“I remembered a variety of former abodes: one birth, two births, three births, … and many aeons of creation and destruction.”
Imma be real: I’ve lived more lives in my 44 years than most. I try not to assume that my life is somehow “richer” because I lived in many places, traveled to many places, saw many faces … but richer isn’t really what I’m saying with this. I just spent much time as a chameleon doing all manner of things.
Richer … what does that mean? If a human lives their entire life in one place, one hearth, walking one road back and forth to get bread, drink coffee, and be with friends – can it be said that they’ve lived any less rich than me, who spent time at one thousand hearths, but calls none his own? One way to answer this question, if you wanted to do that at all, is to “compare notes,” i.e. exchange stories and see how you feel when the storytelling’s done.
For that, one needs memory. The feeling you’d feel, when the memories are all poured out, would be nostalgia.
Now that I’ve lived arguably half my life, I find myself looking back and gathering what notes I have, and inspecting my body’s reactions to the nostalgia I feel. For me the notes come in the form of boxes of pics taken over years of moving around. In these boxes I find pics from 1991 Poland; 1992 Syracuse; 2001 China; 2006 Thailand … 1978 Germany … For years those pics gathered dust in my father’s basement, as I chased myself across the globe. After moving back to the U.S. in 2015, my dad said, “here, take these,” and I found myself suddenly in possession of memories. Faces. Things I had forgotten. Jarred, I left them in my closet for five years.
Then some things happened, and I found this photo of Zuo Li:
Zuo Li was the first girl to fall in love with me in China. The photo I have of her is before she met me, just a month or two before she met me, as I recall. She looks heartbreakingly beautiful. Why heartbreaking? Is it just how nostalgia feels …? I have some ideas why it hurts to look upon Zuo Li, aged 20, in her dorm with a shawl across her shoulders and a bright smile on her face. After living enough life to understand both who I was then, and what I did, I felt inspired to honor Zuo Li. Honor her memory and give nostalgia its allotted space.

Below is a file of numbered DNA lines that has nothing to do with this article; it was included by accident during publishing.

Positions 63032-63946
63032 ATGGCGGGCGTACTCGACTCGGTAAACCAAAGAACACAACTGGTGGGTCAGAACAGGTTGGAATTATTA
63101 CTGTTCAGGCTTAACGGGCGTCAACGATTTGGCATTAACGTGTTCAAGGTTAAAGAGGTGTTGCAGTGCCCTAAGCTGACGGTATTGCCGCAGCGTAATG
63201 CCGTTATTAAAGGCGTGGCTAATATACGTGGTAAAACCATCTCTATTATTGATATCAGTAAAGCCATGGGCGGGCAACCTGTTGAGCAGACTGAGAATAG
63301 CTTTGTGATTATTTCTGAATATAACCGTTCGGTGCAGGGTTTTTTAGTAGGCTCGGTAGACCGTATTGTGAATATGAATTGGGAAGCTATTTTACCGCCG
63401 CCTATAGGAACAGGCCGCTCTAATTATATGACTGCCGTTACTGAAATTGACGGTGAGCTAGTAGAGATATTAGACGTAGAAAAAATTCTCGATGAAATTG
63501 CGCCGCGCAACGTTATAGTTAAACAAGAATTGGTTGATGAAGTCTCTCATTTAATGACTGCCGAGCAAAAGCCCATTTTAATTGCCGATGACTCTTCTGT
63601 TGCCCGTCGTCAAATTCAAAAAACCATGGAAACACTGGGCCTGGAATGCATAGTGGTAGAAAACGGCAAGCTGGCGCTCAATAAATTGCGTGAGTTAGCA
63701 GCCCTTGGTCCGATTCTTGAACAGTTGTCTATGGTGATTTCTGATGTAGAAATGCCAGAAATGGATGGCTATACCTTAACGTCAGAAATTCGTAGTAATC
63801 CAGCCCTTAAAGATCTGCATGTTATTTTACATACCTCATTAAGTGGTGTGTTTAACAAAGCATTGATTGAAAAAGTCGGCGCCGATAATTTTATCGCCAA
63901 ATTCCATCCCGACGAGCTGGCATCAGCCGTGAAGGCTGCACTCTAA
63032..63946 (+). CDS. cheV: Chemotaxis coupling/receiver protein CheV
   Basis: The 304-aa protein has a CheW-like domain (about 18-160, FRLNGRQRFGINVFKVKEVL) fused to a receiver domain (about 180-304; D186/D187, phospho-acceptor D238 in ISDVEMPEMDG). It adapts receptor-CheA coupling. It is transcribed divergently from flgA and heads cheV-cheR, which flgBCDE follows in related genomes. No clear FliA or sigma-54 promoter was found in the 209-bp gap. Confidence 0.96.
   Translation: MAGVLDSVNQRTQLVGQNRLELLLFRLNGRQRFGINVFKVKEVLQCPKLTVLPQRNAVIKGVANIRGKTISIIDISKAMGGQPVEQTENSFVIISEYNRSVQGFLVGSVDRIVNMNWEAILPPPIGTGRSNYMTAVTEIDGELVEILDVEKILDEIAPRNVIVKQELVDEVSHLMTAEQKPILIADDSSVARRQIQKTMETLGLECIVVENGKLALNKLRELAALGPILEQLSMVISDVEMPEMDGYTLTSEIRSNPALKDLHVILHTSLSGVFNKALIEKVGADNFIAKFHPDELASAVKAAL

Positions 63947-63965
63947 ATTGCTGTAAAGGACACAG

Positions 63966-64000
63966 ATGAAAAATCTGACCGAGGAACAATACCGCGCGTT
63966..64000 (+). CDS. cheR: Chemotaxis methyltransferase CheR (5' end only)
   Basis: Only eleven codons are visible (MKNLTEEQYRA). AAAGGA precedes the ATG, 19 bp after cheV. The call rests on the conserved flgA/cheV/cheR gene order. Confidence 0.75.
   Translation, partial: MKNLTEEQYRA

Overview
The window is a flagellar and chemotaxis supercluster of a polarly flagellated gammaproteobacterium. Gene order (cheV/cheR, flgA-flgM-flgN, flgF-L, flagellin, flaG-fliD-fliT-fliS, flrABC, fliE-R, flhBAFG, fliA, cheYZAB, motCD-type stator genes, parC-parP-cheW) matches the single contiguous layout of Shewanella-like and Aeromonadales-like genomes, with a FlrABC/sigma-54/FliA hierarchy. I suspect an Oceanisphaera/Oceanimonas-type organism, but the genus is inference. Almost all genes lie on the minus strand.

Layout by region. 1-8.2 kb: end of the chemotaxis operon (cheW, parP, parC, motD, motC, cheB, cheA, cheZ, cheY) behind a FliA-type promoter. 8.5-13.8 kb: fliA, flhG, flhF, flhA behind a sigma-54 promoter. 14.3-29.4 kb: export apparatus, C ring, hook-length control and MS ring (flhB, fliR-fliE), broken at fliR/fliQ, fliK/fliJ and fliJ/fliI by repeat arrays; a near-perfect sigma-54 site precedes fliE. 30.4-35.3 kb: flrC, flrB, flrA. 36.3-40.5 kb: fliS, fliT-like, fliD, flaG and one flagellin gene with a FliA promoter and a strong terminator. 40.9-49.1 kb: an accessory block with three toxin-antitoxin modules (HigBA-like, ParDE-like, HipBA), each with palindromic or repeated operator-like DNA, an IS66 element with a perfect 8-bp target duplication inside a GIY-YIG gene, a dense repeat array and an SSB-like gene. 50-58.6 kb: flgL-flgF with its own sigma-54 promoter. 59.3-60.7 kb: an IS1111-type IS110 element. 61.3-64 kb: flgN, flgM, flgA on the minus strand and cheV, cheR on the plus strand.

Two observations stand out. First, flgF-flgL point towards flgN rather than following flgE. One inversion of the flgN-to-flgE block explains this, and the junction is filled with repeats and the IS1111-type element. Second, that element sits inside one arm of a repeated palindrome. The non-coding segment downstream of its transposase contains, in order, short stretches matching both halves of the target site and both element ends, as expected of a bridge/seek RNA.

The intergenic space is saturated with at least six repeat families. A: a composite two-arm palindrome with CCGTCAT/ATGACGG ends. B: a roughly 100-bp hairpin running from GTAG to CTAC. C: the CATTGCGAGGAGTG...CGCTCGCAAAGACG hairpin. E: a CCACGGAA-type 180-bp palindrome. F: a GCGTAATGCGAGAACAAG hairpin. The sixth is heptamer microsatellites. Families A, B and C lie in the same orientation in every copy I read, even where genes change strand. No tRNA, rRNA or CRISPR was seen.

That’s how this painting came to be.
At first, the idea was to paint a dragon and glue cut out pictures to its body like scales. Quickly, that idea gave way to something else. What I have now is the Gate to my Memory Temple. The characters at the bottom of the painting, 刻骨铭心, mean “carved into bone, inscribed onto heart.” It is a Chinese phrase to describe an experience, or experiences. Working with this medium over time allowed me to create this first sketch of a project: canvases dedicated to memory and nostalgia, and this first one is the gateway piece, the arches I pass through as I begin this process. So these characters are painted to resemble the characters you might see at the top of a gate, just before you walk through to the temple grounds beyond.
Here I think it might be interesting to speak on memory and nostalgia a bit.
Something about this project feels desperate to me. As if I’m trying to recapture blossoms long wilted, fragrances long lost to old winds. Do I wish I were young again? Am I chasing old flames because maybe they’ll show me my buried self again? Yeah, I am, I do. All true.
So if that’s established, what else can I mine from this inspiration? Memories and stories for one, so I can produce that special nostalgic feeling. Many of the faces in the boxes I keep are lost to me – were lost – until I re-discovered Zuo Li. Looking at her face made me look at all the other faces that spoke to me once, all the people who said my name – Sascha, Mike, 马山, Scratch, Chach, “Hey! You in the bushes …!” Now that I see them again, I can reconstruct stories I didn’t realize I could tell.
It’s not just longing, though, that inspires this project. It’s also a sense of honoring, collating, organizing and assembling so as to give those faces life again. If they stay in boxes they cease to live; if they adorn a dragon’s back, they fly amongst the clouds … I’d say any memory – whether it lives or dies or exists at all – would prefer to be glued to a painting rather than languish in a box. And this strange question: does memory live? Is the past gone forever, was it ever, where did it go since it definitely once was present? For an answer, I went to Buddhism.
At first, I did a little research into Buddhist thought on memory in order to find a Chinese phrase that could adorn the Gate. I didn’t find one. I did, however, discover the concept of smrti, which I barely understand. Here is a research paper on the topic: ON THE NOTIONS OF MEMORY IN BUDDHISM, which has some very interesting ideas regarding “object-supports,” the present extending over “seventeen moments,” and the practice of remembering what was in order to self-cultivate what is. Deep stuff.
But what it did for me is un-moor me from the belief that pursuing memories is counter-productive to the enlightenment seeker. I like to think of myself as such as seeker. (I am so incredibly far, so ridiculously, laughably far from that goal, but should that stop me from seeking? No. No, it shouldn’t.) According to what I understand of Buddhist thought, I also shouldn’t feel guilty for sifting through the past for gems to hang on the wall; I shouldn’t feel ashamed of regret, or ashamed of nostalgic longing for something that can never be again. It’s normal. Even the Indian sages acknowledged it, and somewhere in the study linked above, they actually describe how to use memory and nostalgia to self-cultivate.
I’m not able to understand Buddhist notion of memory quite yet, but I am painting and gluing pictures to what I paint, so …
thus i self-cultivate.